Shock at the death of 94 mental health patients
27 February 2017
The Centre for Human Rights, Faculty of Law, University of Pretoria, is shocked and horrified at the death of 94 mental health patients in Gauteng and calls for immediate action to protect persons with mental disabilities under South African and international law. The Centre for Human Rights, Faculty of Law, University of Pretoria is shocked and horrified at the findings of the Health Ombudsman, Professor Malegapuru Makgoba, following an investigation into the circumstances in which more than 94 persons with mental disabilities died between 23 March and 19 December 2016 in Gauteng Province.
The Centre strongly condemns the high-level decision, to rapidly and hurriedly implement and execute a poorly planned deinstitutionalisation programme with disastrous consequences, taken by the Gauteng MEC for Health, Qedani Mahlangu, Head of Department, Dr Tiego Selebano and Director Dr Makgabo Manamela. The decision to remove persons with mental disabilities from government health institutions to reduce spending on their healthcare and the manner it was conducted was cruel and inhumane and occasioned the deaths of 94 persons with mental disabilities. Not only was the decision grossly negligent, unwise and rushed, it also contravened the National Health Act (Act 61 of 2003), the Mental Health Care Act (Act 17 of 2002) and infringed on the rights of the persons with mental disabilities and their family’s human rights contained in the Constitution of South Africa.
The decision caused international embarrassment to South Africa as a state party to the United Nations Convention on the Rights of Persons with Disabilities (the Convention). South Africa was actively involved in drafting the Convention. It ratified the Convention and its Optional Protocol in 2007, with no reservations. The ratification affirmed the country’s strong support for and commitment to promote and protect the rights of persons with disabilities in South Africa, it requires South Africa to fulfil its international obligations by implement the Convention.
The MEC’s deinstitutionalisation programme violated principles and obligations contained in the Convention, including the right of persons with disabilities to enjoy the highest attainable standard of health without discrimination (article 25), the right not to be subjected to torture or cruel, inhuman or degrading treatment (article 15), the right to life (article 10), the right to an adequate standard of living for themselves and their families, including adequate food, clothing and housing (article 28) and the right to live independently and to be included in the community (article 19).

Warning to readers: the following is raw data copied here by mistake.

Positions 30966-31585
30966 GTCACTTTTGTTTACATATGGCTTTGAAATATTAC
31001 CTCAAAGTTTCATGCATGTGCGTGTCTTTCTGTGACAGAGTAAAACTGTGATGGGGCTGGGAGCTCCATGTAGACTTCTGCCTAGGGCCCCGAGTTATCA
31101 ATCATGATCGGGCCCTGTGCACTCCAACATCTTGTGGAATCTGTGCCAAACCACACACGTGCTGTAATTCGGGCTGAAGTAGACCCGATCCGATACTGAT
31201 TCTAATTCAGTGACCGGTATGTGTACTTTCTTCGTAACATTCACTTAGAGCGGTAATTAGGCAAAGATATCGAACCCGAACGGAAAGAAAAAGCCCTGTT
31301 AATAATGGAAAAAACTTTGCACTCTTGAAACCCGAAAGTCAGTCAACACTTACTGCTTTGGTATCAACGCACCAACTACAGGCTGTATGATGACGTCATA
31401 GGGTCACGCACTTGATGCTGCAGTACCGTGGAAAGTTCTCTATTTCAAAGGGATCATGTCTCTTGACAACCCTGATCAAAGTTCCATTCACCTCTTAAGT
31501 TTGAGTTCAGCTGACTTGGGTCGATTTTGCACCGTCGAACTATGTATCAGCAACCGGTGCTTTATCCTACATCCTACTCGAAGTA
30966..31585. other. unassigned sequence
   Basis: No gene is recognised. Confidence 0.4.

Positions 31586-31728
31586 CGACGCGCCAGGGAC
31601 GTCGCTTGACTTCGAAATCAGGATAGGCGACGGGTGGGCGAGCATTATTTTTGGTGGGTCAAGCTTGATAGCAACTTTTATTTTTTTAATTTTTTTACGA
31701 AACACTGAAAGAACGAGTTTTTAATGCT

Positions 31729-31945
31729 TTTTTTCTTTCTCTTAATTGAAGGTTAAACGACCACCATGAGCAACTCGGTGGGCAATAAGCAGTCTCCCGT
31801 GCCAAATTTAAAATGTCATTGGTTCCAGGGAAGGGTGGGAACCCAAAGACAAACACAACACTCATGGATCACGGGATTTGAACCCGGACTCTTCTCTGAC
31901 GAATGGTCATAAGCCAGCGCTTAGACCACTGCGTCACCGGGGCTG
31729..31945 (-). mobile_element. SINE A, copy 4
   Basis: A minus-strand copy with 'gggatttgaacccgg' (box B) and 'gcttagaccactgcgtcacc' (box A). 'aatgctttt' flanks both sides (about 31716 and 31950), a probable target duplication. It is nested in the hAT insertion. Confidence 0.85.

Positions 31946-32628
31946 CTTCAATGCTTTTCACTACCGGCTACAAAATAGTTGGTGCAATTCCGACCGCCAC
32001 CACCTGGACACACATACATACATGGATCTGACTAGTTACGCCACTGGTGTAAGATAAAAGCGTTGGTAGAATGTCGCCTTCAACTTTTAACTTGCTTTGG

The MEC, and the South African government as a state party to the Convention, have an obligation to recognise, protect and promote the human rights and fundamental freedoms persons with mental disabilities who are among the most vulnerable members in our society.
The MEC failed to take appropriate measures to ensure that the necessary community-based services and facilities were available and adequate. Instead she hastily deinstitutionalised persons with mental disabilities into unprepared NGO facilities, some of which were not licensed.
The violations that occurred are symptomatic of the wider lack of recognition of the basic human rights guaranteed to persons with disabilities in the Convention and the Constitution of South Africa for all persons with disabilities. The discrimination suffered by these persons happened because of their disability, which is a violation of their inherent dignity and worth as human beings as provided for by the Constitution of South Africa.
The Centre expresses its concern regarding the difficult and inhumane conditions in which many persons with mental disabilities still live in institutions and other placements in Gauteng Province. We call on government and in particular the Gauteng Province, to take the necessary steps to urgently monitor the situation of persons with disabilities in the different placements, and provide alternative accommodation and/or facilities and support-services where these are needed.
The Centre calls on government to take appropriate action against the MEC of Health, the Head of the Department, the relevant Director in the Gauteng Department of Health and the implicated NGOs for their unlawful actions and human rights violations. The Centre expresses its condolences to all the families of the 94 patients that have died as a result of the professional incompetence on the part of provincial and national government officials.